WRX IN SNOW? - Page 3
Page 3 of 4 FirstFirst 1234 LastLast
Results 31 to 45 of 48

This is a discussion on WRX IN SNOW? within the New Member Hangout forums, part of the Community - Meet other Enthusiasts category; Originally Posted by Jbravo_AK Wow don't go power bombing nissan like that. The Nissan GTR is AWD and outperforms any ...

  1. #31
    zax
    zax is offline
    \_(ツ)_/ zax's Avatar
    Join Date
    Nov 2008
    Location
    Neverland Ranch, Maryland
    Posts
    12,678
    I Support ClubWRX I Support ClubWRX
    Quote Originally Posted by Jbravo_AK View Post
    Wow don't go power bombing nissan like that. The Nissan GTR is AWD and outperforms any subaru anyday.
    In the snow? Doubtful. The GTR is primarily RWD with up to 30% engine torque allocated to the front wheels.

    Wow, so much misinformation in this thread. There's always at least one GTR nutswinger that gets offended when anyone mentions Nissan.
    2015 CWP WRX STi ... But how did I get roped back into an EJ motor?!
    Zax's utterly unimaginably stock 2015 STi build thread
    Zax's Shaggin' Wagon Build Thread Now tuned for 99% pure Unicorn Jizz!

    Zach | Moderator -- Mid-Atlantic States, Tech & Modifying & General Repairs
    Rollin' with the Bugeye Mafia #302 | N.E.R.D. Subject Zero
    Facebook me here

    Your Mid-A local board: http://www.clubwrx.net/forums/mid-atlantic-states/

  2. Remove Advertisements
    ClubWRX.net
    Advertisements
     

  3. #32
    Registered User Jbravo_AK's Avatar
    Join Date
    May 2014
    Location
    Fairbanks, AK
    Posts
    102
    Quote Originally Posted by zax View Post
    In the snow? Doubtful. The GTR is primarily RWD with up to 30% engine torque allocated to the front wheels.

    Wow, so much misinformation in this thread. There's always at least one GTR nutswinger that gets offended when anyone mentions Nissan.
    apparently you havent read up on the GTR much....its not a 30% your information is wrong.


    During a standing start, the system sends only 2% of the available torque to the front wheels and 98% to the rear, essentially making the GT-R a rear-wheel drive car. Thanks to the amount of sensors, clutches and UFO technology Nissan has invested in it, front and rear torque split can change in milliseconds to a maximum of 50:50.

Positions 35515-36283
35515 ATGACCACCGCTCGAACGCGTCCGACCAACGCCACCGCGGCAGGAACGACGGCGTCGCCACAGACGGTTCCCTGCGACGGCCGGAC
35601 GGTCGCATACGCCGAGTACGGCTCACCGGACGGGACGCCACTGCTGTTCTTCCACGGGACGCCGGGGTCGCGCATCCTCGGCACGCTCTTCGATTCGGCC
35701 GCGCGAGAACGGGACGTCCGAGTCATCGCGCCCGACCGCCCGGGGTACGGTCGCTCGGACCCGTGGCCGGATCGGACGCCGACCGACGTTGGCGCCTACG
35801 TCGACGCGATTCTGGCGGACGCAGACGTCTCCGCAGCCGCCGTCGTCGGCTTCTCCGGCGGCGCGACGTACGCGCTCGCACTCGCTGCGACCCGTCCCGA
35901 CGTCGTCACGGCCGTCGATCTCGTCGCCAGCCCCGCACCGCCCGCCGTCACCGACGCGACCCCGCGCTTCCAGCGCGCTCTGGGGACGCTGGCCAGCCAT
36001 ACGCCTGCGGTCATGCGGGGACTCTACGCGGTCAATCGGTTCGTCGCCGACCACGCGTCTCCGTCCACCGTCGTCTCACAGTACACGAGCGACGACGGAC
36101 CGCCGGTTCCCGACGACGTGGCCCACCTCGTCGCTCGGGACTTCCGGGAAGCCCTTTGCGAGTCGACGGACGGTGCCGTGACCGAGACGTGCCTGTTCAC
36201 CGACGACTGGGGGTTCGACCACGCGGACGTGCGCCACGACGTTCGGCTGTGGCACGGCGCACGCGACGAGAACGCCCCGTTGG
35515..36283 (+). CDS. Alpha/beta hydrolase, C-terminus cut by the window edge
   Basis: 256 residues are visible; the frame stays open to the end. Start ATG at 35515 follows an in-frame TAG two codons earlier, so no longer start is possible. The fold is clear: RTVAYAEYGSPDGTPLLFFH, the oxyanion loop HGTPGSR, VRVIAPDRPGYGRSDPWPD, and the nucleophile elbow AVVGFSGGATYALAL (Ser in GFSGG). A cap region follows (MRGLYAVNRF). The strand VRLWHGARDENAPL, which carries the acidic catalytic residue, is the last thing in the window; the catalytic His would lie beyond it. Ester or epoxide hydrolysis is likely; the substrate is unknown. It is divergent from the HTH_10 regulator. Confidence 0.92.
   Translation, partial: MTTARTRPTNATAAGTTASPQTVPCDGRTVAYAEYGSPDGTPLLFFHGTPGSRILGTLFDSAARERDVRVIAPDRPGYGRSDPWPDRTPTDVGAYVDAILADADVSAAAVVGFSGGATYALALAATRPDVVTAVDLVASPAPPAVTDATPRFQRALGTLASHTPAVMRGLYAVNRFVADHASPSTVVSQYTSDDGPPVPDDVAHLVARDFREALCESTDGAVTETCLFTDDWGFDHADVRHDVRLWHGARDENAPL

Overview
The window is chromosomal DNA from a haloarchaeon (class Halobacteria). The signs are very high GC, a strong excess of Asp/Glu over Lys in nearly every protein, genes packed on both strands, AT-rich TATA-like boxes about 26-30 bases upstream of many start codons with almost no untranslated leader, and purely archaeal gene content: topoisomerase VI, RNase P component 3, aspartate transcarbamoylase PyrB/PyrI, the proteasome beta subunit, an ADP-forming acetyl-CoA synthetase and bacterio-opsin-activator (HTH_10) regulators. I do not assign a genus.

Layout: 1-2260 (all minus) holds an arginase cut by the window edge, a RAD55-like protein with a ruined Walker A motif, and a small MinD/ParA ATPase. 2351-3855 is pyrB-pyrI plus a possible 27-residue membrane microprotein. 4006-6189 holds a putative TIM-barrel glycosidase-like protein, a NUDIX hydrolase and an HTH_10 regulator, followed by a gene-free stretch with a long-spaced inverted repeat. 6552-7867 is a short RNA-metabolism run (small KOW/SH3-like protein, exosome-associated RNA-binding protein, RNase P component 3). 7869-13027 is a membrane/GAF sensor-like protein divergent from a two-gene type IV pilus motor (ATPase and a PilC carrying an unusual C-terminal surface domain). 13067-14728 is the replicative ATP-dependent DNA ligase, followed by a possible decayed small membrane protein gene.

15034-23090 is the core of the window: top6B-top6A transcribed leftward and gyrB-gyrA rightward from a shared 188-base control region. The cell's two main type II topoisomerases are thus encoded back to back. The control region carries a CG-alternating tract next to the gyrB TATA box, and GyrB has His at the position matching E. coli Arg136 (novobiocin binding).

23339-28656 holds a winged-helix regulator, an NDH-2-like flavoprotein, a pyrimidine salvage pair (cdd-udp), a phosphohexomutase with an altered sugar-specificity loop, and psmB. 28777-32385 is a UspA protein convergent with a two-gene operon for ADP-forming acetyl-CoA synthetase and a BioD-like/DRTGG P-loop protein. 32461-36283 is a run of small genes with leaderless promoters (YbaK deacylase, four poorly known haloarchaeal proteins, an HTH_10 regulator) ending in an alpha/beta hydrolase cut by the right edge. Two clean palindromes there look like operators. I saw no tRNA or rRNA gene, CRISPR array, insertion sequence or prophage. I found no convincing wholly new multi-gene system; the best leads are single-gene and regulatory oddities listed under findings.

Unlike most conventional all-wheel drive systems and given the transmission's transaxle positioning, the GT-R ATTESA E-TS uses two almost parallel driveshafts, with a second driveshaft running slightly to the right of the main driveshaft and engine sending power exclusively to the front wheels through an open differential.

    The other driveshaft, or better yet, the main one, goes from the engine to the rear-based gearbox, from where it sends power through a limited slip differential to the rear wheels, therefore varying the left/right torque split at the rear axle. Integrated into the double-clutch gearbox there's a transfer case in which, instead of a center differential lies a center wet multi-plate clutch system.

    Translated into real life performance, this means that the GT-R's all-wheel drive system is pro-active, just like BMW's xDrive. For example, when entering a corner with full braking power, the transmission ECU will perform an action mimicking an engine brake, while with the help of the sensors the ATTESA E-TS ECU will continuously vary the power sent to each wheel up to a 50:50 torque split in real time.
    2013 Subaru STI

  4. #33
    zax
    zax is offline
    \_(ツ)_/ zax's Avatar
    Join Date
    Nov 2008
    Location
    Neverland Ranch, Maryland
    Posts
    12,678
    I Support ClubWRX I Support ClubWRX
    Quote Originally Posted by Jbravo_AK View Post
    apparently you havent read up on the GTR much....its not a 30% your information is wrong.


    During a standing start, the system sends only 2% of the available torque to the front wheels and 98% to the rear, essentially making the GT-R a rear-wheel drive car. Thanks to the amount of sensors, clutches and UFO technology Nissan has invested in it, front and rear torque split can change in milliseconds to a maximum of 50:50.

    Unlike most conventional all-wheel drive systems and given the transmission's transaxle positioning, the GT-R ATTESA E-TS uses two almost parallel driveshafts, with a second driveshaft running slightly to the right of the main driveshaft and engine sending power exclusively to the front wheels through an open differential.

    The other driveshaft, or better yet, the main one, goes from the engine to the rear-based gearbox, from where it sends power through a limited slip differential to the rear wheels, therefore varying the left/right torque split at the rear axle. Integrated into the double-clutch gearbox there's a transfer case in which, instead of a center differential lies a center wet multi-plate clutch system.

    Translated into real life performance, this means that the GT-R's all-wheel drive system is pro-active, just like BMW's xDrive. For example, when entering a corner with full braking power, the transmission ECU will perform an action mimicking an engine brake, while with the help of the sensors the ATTESA E-TS ECU will continuously vary the power sent to each wheel up to a 50:50 torque split in real time.